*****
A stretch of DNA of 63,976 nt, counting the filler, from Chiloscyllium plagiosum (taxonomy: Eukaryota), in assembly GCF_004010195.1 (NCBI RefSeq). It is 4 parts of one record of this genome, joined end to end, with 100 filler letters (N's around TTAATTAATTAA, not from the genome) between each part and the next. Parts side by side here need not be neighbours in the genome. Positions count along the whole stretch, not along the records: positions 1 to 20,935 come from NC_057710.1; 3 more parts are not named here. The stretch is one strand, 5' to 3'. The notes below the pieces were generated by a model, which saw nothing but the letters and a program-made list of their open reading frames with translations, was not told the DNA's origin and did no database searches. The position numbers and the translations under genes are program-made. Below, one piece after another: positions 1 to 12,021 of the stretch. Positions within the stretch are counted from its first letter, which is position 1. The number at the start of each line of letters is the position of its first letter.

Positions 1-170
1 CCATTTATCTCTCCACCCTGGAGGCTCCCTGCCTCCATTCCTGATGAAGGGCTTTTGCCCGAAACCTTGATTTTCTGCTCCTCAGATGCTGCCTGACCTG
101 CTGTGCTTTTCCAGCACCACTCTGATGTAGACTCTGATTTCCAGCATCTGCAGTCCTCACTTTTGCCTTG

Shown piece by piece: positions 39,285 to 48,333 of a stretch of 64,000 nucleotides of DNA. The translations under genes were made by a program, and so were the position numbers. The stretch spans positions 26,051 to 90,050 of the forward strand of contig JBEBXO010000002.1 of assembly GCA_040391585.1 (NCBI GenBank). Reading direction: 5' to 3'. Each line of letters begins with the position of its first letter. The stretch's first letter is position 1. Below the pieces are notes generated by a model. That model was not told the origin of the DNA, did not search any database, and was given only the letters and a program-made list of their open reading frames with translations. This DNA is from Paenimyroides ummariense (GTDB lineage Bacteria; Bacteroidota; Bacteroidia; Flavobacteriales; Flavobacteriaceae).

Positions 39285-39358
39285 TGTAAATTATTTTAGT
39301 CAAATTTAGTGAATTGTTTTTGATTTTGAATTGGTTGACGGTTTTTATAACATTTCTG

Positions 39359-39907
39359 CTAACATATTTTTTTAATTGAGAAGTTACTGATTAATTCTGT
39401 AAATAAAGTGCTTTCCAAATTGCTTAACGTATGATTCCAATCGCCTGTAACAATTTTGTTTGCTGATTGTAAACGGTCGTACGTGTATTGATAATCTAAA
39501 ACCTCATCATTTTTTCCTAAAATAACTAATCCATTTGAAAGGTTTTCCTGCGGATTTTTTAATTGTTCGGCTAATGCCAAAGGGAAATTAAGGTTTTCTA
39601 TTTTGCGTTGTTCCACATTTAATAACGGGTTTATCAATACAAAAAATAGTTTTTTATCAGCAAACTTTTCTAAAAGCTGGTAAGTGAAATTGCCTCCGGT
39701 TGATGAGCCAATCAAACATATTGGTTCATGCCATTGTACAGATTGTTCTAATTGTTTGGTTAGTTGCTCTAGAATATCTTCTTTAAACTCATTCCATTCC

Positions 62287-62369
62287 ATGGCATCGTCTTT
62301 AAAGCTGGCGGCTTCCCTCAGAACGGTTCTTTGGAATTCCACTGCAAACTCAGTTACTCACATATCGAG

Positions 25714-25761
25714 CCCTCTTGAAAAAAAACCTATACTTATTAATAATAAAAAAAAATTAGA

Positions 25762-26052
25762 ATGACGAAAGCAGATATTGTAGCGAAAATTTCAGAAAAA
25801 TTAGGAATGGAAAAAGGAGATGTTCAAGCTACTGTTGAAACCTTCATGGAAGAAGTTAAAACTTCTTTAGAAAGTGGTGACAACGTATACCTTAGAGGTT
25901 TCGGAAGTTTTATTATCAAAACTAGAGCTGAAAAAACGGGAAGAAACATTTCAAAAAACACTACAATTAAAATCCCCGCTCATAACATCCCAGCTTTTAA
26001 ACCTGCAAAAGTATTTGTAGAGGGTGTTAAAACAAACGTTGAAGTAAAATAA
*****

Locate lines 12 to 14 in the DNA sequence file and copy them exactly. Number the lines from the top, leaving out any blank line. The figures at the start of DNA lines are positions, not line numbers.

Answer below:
39501 ACCTCATCATTTTTTCCTAAAATAACTAATCCATTTGAAAGGTTTTCCTGCGGATTTTTTAATTGTTCGGCTAATGCCAAAGGGAAATTAAGGTTTTCTA
39601 TTTTGCGTTGTTCCACATTTAATAACGGGTTTATCAATACAAAAAATAGTTTTTTATCAGCAAACTTTTCTAAAAGCTGGTAAGTGAAATTGCCTCCGGT
39701 TGATGAGCCAATCAAACATATTGGTTCATGCCATTGTACAGATTGTTCTAATTGTTTGGTTAGTTGCTCTAGAATATCTTCTTTAAACTCATTCCATTCC